Page 2-12                                                                           Section 2 – Driving Safely
2005 Commercial Driver’s License Manual

Other drivers may not notice your vehicle even
when it's in plain sight. To help prevent accidents,
let them know you're there.

When Passing. Whenever you are about to pass
a vehicle, pedestrian, or bicyclist, assume they
don't see you. They could suddenly move in front
of you. When it is legal, tap the horn lightly or, at
night, flash your lights from low to high beam and
back. And, drive carefully enough to avoid a crash
even if they don't see or hear you.

When It's Hard to See. At dawn, dusk, in rain, or
snow, you need to make yourself easier to see. If
you are having trouble seeing other vehicles, other
drivers will have trouble seeing you. Turn on your
lights. Use the headlights, not just the identification
or clearance lights. Use the low beams; high
beams can bother people in the daytime as well as
at night.

When Parked at the Side of the Road. When you
pull off the road and stop, be sure to turn on the                            Figure 2.8
four-way emergency flashers. This is important at
night. Don't trust the taillights to give warning.
Drivers have crashed into the rear of a parked
vehicle because they thought it was moving
normally.

If you must stop on a road or the shoulder of any
road, you must put out your emergency warning
devices within ten minutes. Place your warning
devices at the following locations:

If you must stop on or by a one-way or divided
highway, place warning devices 10 feet, 100 feet,
and 200 feet toward the approaching traffic. See
Figure 2.8.

If you stop on a two-lane road carrying traffic in
both directions or on an undivided highway, place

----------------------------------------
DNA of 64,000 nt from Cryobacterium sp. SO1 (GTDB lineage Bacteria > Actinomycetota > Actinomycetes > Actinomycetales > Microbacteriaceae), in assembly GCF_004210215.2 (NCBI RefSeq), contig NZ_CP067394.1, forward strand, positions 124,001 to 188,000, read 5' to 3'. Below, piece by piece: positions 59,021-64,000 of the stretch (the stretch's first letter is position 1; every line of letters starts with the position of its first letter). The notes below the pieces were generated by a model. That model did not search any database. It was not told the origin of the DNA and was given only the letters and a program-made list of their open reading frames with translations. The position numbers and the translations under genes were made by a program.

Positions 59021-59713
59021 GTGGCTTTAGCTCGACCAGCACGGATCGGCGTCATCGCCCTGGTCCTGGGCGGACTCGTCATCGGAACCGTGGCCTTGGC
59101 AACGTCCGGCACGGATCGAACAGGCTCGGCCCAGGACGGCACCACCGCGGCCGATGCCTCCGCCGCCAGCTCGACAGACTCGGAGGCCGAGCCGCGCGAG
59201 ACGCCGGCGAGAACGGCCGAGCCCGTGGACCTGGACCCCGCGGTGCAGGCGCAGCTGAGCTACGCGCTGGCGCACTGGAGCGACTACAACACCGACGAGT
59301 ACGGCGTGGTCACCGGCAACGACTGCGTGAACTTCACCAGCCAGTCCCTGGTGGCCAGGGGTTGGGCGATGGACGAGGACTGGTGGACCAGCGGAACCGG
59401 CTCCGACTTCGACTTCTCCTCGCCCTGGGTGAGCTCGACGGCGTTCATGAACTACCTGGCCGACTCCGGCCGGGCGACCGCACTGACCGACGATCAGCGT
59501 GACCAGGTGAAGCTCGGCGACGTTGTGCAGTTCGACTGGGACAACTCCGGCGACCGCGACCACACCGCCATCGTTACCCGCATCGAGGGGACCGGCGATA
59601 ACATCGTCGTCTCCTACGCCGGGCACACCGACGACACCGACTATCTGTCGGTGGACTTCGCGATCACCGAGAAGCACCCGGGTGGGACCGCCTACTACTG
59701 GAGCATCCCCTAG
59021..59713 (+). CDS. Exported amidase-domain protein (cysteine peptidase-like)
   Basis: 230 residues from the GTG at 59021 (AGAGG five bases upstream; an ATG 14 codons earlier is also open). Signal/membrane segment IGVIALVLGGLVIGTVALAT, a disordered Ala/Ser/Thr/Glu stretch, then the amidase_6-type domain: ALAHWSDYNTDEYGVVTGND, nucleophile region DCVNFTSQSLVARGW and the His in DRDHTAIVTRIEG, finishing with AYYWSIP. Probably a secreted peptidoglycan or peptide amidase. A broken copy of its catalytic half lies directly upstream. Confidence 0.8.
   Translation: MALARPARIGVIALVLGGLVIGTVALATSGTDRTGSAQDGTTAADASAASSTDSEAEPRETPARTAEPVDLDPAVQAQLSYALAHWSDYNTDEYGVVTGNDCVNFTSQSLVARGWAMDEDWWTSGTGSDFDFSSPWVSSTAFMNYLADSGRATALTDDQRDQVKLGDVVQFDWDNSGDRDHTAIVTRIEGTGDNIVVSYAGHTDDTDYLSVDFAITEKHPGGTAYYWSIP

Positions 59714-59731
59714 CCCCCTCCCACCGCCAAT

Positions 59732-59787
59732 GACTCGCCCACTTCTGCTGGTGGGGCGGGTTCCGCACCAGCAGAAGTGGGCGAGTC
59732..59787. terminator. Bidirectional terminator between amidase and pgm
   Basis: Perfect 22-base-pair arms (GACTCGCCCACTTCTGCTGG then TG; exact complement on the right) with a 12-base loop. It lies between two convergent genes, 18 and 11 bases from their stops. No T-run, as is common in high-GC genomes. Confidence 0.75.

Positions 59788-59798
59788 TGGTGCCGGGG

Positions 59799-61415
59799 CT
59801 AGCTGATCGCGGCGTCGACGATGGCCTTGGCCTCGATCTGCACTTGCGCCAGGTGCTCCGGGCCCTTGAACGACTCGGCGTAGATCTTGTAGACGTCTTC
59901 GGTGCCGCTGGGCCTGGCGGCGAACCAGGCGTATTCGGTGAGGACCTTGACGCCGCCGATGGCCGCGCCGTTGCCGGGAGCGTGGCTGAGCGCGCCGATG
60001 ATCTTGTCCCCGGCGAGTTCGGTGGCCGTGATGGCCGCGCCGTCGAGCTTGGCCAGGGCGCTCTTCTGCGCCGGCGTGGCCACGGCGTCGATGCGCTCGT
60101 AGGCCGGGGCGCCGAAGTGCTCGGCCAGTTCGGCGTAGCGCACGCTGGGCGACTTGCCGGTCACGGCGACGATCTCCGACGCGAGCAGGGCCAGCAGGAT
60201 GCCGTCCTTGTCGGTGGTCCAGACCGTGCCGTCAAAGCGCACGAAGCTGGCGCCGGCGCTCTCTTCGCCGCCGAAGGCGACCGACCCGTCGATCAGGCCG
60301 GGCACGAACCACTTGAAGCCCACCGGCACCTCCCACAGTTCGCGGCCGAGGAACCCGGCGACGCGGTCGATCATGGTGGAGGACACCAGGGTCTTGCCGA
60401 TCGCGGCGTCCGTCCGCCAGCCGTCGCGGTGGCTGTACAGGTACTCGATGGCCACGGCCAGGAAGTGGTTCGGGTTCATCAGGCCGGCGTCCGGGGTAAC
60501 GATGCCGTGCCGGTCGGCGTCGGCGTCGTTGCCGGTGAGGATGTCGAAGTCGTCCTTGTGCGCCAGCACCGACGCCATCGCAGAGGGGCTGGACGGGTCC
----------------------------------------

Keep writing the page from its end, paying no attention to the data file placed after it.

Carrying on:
warning devices within 10 feet of the front or rear
corners to mark the location of the vehicle and 100
feet behind and ahead of the vehicle, on the
shoulder or in the lane you stopped in. See Figure
2.9.
                                                                              Figure 2.9

                                                          Back beyond any hill, curve, or other obstruction
                                                          that prevents other drivers from seeing the vehicle
                                                          within 500 feet. If line of sight view is obstructed
                                                          due to hill or curve, move the rear-most triangle to

                                                                             Figure 2.10

                                                          a point back down the road so warning is provided.
                                                          See Figure 2.10.



Section 2 – Driving Safely                                                                          Page 2-13
2005 Commercial Driver’s License Manual

When putting out the triangles, hold them between         time of 3/4 second. This accounts for an additional